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[P]
Something Every Java Programmer Should Know

By Coryoth in Technology
Wed Jan 18, 2006 at 05:47:29 AM EST
Tags: Software (all tags)
Software

Sometimes ideas don't get the attention that they deserve. The Java Modelling Language (JML) is just such an idea. JML is something every Java programmer should know about. That does not mean every project in Java should make use of JML, only that developers should be aware of it so they can use it wherever it does make sense. The fact is that JML provides so many benefits for so little extra work that it deserves far more use than it gets. If you program in Java it could definitely make your life easier.


What is JML?

In a sense JML is just a way to document your code better. JML provides simple intuitive syntax to provide concise descriptions of behaviour in a Java module, inheriting ideas from Eiffel, Larch and Refinement Calculus. JML uses annotations to document all the mundane things you would normally document. For example you might want to note which fields are allowed to ever be null, or whether a particular method requires one of its parameters to be greater than zero, or if a method is side-effect free. What JML really offers, however, is the tools to make use of these extra comments to save you time and effort later. JML simply asks you to do what you would normally do, and in return offers improved productivity when it comes to documenting, testing, and debugging your code.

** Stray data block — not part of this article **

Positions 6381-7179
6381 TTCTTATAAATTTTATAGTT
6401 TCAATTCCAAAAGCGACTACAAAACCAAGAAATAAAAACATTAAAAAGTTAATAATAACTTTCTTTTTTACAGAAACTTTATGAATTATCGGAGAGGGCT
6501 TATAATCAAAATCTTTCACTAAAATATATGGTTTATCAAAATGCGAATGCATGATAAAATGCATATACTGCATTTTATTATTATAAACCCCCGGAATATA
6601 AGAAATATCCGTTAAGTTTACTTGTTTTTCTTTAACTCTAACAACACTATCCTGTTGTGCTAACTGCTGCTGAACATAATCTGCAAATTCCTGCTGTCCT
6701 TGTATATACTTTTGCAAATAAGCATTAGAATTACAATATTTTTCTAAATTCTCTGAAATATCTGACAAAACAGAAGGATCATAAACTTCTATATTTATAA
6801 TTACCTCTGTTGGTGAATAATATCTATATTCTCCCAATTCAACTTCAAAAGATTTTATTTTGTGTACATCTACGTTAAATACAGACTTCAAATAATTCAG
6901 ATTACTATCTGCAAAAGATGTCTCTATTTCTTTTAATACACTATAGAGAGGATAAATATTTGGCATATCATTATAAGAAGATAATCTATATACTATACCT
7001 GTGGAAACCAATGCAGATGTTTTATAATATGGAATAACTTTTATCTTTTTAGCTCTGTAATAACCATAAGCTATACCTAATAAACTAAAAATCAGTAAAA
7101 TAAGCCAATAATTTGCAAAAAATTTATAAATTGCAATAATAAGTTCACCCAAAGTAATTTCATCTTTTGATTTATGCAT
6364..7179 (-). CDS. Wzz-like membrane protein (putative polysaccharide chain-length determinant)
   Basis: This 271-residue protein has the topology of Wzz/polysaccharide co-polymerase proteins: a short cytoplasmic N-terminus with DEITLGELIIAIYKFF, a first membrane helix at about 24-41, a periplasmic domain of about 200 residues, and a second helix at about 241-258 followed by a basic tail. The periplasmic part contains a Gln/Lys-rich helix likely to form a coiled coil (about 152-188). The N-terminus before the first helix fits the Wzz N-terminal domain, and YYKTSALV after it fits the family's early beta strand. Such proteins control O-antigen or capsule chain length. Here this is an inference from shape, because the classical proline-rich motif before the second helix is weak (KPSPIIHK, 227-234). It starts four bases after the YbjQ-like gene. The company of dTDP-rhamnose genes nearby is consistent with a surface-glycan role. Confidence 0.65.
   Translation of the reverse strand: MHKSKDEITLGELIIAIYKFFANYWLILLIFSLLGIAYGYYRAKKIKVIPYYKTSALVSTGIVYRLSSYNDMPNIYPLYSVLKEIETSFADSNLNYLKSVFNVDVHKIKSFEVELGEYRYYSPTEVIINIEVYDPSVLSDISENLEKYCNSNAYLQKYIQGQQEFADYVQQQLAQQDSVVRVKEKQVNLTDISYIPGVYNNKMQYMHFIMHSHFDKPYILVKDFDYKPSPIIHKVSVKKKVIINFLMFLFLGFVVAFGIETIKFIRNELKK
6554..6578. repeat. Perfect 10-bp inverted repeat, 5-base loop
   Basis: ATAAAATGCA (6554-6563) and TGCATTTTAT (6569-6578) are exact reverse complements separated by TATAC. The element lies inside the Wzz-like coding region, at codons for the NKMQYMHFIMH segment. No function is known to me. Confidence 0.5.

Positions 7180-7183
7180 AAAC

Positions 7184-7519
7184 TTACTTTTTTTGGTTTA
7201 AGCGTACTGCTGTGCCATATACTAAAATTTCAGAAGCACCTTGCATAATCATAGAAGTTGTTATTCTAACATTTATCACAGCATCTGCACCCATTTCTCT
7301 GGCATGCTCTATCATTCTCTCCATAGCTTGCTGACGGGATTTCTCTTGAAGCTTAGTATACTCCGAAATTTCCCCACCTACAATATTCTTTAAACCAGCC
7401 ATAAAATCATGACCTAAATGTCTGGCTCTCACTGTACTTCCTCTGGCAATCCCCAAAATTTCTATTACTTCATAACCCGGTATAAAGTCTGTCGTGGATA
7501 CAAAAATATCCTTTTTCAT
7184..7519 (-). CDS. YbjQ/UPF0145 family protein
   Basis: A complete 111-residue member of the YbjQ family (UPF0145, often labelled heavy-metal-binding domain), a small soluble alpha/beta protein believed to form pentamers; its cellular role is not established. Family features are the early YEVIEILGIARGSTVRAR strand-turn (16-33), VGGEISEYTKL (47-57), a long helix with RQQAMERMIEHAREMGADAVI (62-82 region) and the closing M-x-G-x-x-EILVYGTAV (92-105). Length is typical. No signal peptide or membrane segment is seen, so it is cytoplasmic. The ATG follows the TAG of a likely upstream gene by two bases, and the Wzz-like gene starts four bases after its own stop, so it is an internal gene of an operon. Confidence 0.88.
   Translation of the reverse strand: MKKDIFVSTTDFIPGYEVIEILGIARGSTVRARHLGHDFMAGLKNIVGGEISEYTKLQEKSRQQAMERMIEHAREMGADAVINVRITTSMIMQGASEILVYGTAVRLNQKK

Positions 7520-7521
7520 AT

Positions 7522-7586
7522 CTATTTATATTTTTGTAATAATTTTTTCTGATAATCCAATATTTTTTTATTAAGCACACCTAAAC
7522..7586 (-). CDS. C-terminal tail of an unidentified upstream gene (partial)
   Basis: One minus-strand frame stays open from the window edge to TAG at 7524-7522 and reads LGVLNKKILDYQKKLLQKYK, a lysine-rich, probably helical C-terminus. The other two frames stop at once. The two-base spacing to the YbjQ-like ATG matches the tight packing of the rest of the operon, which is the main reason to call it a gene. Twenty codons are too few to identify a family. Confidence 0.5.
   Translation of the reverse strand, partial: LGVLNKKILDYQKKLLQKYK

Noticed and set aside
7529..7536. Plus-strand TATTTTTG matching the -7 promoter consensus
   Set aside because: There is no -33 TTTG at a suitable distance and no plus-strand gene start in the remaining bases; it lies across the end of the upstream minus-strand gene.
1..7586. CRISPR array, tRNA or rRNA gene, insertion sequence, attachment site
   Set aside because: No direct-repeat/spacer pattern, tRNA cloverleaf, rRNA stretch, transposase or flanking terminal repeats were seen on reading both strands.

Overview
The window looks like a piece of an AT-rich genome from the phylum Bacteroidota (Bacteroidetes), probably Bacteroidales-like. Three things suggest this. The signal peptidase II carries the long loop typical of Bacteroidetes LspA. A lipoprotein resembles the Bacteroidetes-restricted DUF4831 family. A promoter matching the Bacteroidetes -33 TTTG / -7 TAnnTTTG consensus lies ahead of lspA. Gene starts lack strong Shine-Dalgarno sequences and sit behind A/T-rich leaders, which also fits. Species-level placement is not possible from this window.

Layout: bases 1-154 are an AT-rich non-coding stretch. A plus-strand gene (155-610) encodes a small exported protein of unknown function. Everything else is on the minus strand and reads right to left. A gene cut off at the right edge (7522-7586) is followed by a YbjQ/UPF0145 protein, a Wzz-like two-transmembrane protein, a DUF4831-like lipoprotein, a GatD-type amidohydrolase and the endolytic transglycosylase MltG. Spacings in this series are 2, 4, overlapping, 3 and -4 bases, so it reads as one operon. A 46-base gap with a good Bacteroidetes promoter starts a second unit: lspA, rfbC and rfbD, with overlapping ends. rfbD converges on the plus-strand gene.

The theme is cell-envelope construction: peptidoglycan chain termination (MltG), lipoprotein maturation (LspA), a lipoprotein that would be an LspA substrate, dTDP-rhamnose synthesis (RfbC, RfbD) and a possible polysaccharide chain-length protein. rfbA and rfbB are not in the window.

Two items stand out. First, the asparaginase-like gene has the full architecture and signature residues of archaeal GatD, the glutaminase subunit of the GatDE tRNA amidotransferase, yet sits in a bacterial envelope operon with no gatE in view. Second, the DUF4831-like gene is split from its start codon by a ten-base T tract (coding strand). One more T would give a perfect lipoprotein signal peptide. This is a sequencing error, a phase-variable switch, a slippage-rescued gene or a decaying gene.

So what exactly does JML look like? Here's a simple toy example that, while contrived, manages to demonstrate a lot of basic JML and will be useful later for demonstrating what tools that use JML can do.

public class Example {

    public int modifiable = 0;
    private /*@ spec_public @*/int additional_value = 5;
    private /*@ spec_public non_null @*/ String current_substring;

    //@ invariant additional_value >= 5;
    //@ invariant current_substring.length() == modifiable;

    //@ requires ((String) o).length() > modifiable;
    //@ assignable current_substring;
    public void castExample(/*@ non_null @*/ Object o) {
        additional_value = 5 + o.hashCode()%5;
        current_substring = ((String) o).substring(0, modifiable);
    }

    //@ requires x >= -5;
    //@ ensures result > 0;